The Blue Jays beat the Royals 7-1 in Toronto on Wednesday to extend the ALCS and get the series back to Kansas City with the Royals ahead 3-2. Here’s what you need to know about Game 5 (GameTracker).
1. Marco Estrada was brilliant.
Three hits allowed. One walk. No runs until a solo home run by Salvador Perez in the eighth. Using mostly an 89 mph four-seam fastball and changeup, Estrada kept the aggressive Royals from being able to jump on him early in the count. He faced the minimum number of batters for the first six innings, with a double play wiping out a single by Alcides Escobar. Toronto’s offense gave him a one-run lead in the second and he protected it hawkishly until the Jays added insurance in a four-run sixth inning.
2. Estrada’s clean first inning was a long time coming.
‘No, YOU all are the man. And the woman. Men and women.’ (USATSI)
Kansas City came in having scored 18 runs in the past 10 innings, and had amassed 30 hits in the past two games, but the Royals were quiet from the start in Game 5. Estrada set down the Royals 1-2-3 in the first inning, which had not happened in 20 postseason games since Matt Shoemaker of the Angels did it in Game 2 of the 2014 ALDS. The Royals won that game, however.
3. David Price warmed up, but he didn’t have to pitch.
Only 15.2 percent of teams that are down 3-1 in a best-of-7 series come back to win it. In order to maximize their chances in the series, the Blue Jays needed not only to win, but also to minimize the amount of relief pitchers used in Game 5. And don’t use Price at all if they could help it. Other than losing the pennant outright, a nightmare scenario included winning Game 5 but having to use Price in relief — and he was warming up in the seventh inning. Instead of putting a hardship on the rest of the staff, Estrada lasting until the eighth, allowing Price to step back and get ready for a start in Game 6, with Marcus Stroman waiting in the wings for Game 7.
4. Troy Tulowitzki was clutch.
Hampered with his swing as he heals from a fractured scapula sustained 5 1/2 weeks ago, Tulowitzki hasn’t been 100 percent in his return. But he has been heating up at the plate, and some of his hits have been super timely. His three-run double in the sixth against Kelvin Herrera made it 5-0 and changed the nature of the rest of the game. Over his past four games, he’s 7 for 15 with a home run, two doubles and seven RBI. Tulo had started 2 for 25 (with one hit a three-run homer) this postseason.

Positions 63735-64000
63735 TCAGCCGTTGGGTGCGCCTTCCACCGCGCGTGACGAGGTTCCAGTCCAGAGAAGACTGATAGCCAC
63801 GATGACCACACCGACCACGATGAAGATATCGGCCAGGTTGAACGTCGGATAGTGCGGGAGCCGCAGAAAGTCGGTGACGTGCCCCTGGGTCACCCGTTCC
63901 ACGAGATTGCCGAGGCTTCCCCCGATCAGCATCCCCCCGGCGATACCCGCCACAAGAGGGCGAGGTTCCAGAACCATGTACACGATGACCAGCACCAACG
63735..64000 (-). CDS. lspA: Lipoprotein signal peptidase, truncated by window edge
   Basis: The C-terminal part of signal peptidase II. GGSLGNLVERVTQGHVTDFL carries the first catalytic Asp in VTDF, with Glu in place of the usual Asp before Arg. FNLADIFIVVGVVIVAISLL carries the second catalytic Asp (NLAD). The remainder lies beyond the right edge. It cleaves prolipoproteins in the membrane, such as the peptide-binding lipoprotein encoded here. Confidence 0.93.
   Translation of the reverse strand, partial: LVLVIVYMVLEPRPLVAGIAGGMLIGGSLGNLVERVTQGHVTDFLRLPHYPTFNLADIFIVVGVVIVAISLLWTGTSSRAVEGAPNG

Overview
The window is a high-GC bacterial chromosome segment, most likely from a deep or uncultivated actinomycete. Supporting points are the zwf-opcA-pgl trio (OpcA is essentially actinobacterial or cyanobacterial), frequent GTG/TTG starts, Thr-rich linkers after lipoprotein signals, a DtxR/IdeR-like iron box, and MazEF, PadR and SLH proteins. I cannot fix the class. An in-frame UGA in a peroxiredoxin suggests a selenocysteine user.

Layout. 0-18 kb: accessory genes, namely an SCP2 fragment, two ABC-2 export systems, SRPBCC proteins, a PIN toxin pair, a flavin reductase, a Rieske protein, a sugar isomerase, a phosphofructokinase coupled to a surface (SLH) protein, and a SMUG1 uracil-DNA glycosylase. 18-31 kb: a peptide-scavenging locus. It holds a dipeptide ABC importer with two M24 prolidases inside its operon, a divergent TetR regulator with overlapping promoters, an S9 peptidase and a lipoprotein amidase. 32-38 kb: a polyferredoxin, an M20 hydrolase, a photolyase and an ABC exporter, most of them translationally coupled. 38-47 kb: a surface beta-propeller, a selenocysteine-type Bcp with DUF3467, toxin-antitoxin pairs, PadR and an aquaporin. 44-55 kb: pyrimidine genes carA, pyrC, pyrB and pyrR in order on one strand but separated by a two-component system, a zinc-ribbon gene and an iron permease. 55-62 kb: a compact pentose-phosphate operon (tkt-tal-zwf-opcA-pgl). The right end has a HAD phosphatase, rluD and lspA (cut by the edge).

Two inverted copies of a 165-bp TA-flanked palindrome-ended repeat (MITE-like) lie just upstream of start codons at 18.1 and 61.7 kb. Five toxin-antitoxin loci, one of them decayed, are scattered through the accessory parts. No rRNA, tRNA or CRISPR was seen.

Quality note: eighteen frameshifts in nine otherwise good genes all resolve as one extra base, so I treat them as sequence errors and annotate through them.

5. Chris Colabello’s home run had an international dimension.
Chris Colabello has now homered off Edinson Volquez in the regular season, World Baseball Classic and MLB postseason.
— Jordan Bastian (@MLBastian) October 21, 2015
Colabello had quite a journey to the majors, starting out in independent ball after not getting drafted. He has played internationally for Italy, including the World Baseball Classic, where his home country played Volquez’s, the Dominican Republic.
6. The top of the Jays order stayed patient and tenacious against Volquez in the sixth.
The Jays led by a slim run in the sixth when Volquez’s control began to elude him. Ben Revere drew a leadoff walk and Josh Donaldson was hit by a pitch in the left elbow to put the first two men aboard. Jose Bautista worked a 10-pitch walk that included five foul balls on fastballs accelerating in velocity from 96-98 mph. The 10th pitch, an 83 mph breaking ball, hit the strike zone but Bautista took it and umpire Dan Iassogna missed the call. Volquez continued to miss against Edwin Encarnacion, walking him on six pitches to force in a run.
It might be a different game if Volquez gets the call on Bautista, but credit the batter for quite a battle.
“I can say that, maybe, I got the benefit of a borderline call go my way,” Bautista said to Ken Rosenthal of Fox Sports.
Touch my hand here, Tulo. (USATSI)
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